At the third-quarter mark, gross leasing activity in the Sydney market had already exceeded long-term annual take-up volumes. In Melbourne and Brisbane, gross leasing volumes are close to the annual 10-year average.
Michael Fenton, said there have been about 1.7 million square metres of leases recorded in Sydney, Melbourne and Brisbane over the first three quarters of this year.
"This is typically what we would expect to see over the entire year," he said. He added that the strong online retail spending is underpinning warehouse demand in these sectors, particularly as many Australians are making their online purchases from retailers in other countries.
Some of the latest leases have been by the third-party logistics businesses, such as DHL and recently DB Schenker,which leased a former 50,000 sq m Bunnings store at Hoxton Park.
In Sydney and Melbourne, leasing demand was led by the retail sector, wholesale sector, transport, postal and warehousing sectors.
As at the end of September, 2017, the sectors have accounted for 76 per cent of the overall leasing volumes. This is above the longer-term averages, where these three sectors would account for 61 per cent of take-up on average.
Occupiers in Sydney continued to demonstrate the strongest demand, with leasing volumes recording a third consecutive year above the long-term average. The year-to-date gross take-up of 749,000 sq m has exceeded the market's typical 10-year annual average of 686,000 sq m.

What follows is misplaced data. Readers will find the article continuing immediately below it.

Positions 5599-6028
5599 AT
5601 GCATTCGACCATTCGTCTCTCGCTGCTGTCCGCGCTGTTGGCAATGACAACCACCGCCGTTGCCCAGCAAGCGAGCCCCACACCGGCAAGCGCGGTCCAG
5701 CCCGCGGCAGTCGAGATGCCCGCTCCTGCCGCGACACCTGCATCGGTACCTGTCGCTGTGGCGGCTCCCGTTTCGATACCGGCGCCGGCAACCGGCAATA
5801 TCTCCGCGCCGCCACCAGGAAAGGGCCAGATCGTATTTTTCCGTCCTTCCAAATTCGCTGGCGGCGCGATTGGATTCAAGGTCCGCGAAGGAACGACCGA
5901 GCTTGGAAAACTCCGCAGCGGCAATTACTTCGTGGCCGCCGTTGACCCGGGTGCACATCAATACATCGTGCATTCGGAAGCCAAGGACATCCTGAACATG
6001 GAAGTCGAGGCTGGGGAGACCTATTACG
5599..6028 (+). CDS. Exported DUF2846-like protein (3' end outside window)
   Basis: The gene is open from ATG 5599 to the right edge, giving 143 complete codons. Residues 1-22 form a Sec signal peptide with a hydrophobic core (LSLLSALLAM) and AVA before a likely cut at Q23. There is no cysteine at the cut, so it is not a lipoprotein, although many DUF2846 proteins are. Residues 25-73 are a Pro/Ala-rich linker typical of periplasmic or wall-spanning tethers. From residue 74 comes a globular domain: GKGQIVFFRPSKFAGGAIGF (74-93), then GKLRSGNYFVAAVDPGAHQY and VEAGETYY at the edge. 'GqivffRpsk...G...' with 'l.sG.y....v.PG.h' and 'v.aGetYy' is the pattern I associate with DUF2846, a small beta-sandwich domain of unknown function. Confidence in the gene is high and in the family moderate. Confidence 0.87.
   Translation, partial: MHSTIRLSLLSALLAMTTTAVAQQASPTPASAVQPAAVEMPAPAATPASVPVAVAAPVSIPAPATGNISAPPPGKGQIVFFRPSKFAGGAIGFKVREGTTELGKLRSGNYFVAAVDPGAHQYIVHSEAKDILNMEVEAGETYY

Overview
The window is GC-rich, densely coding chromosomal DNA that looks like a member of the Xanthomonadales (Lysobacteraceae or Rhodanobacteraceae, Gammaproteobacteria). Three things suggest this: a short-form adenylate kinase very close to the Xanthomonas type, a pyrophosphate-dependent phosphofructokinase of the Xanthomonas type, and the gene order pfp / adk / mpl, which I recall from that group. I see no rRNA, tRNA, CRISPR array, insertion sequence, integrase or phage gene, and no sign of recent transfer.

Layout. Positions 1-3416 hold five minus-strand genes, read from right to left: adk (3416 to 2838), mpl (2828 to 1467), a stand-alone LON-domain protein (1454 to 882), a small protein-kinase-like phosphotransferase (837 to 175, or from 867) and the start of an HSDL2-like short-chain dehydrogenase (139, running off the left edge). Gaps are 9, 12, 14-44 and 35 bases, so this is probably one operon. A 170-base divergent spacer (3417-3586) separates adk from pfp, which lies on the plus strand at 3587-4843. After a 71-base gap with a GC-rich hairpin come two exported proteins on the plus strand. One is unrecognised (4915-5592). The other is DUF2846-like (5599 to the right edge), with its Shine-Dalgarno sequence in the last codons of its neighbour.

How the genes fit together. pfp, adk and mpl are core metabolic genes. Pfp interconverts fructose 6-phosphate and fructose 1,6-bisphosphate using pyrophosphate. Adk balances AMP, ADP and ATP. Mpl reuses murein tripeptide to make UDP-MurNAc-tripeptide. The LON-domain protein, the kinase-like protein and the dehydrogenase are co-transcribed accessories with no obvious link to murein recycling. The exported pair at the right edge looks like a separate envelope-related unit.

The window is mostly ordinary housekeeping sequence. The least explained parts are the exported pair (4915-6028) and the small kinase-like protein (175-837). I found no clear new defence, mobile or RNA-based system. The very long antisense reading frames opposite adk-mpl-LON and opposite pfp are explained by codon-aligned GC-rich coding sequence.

The year-to-date take-up figure for Melbourne is 555,877 sq m, which has nearly reached the 10-year annual average of 574,973 sq m. Melbourne is also expected to have three consecutive years of gross take-up volumes above the 10-year average.
According to global IT services company Pitney Bowes, all this shopping is fuelling a boom in global parcel volumes.
Parcel volumes in Australia grew 13 per cent from 2015-16 year-on-year and it is projected that the Australian parcel market will grow to more than 1 billion parcels a year in 2021.
Goodman Group chief executive Greg Goodman has estimated that online sales will grow about 60 per cent in coming years, with global retail spending forecast to grow 20 per cent to $US27 trillion by 2020.
"E-commerce sales are expected to grow at three times the rate of traditional sales," Mr Goodman said.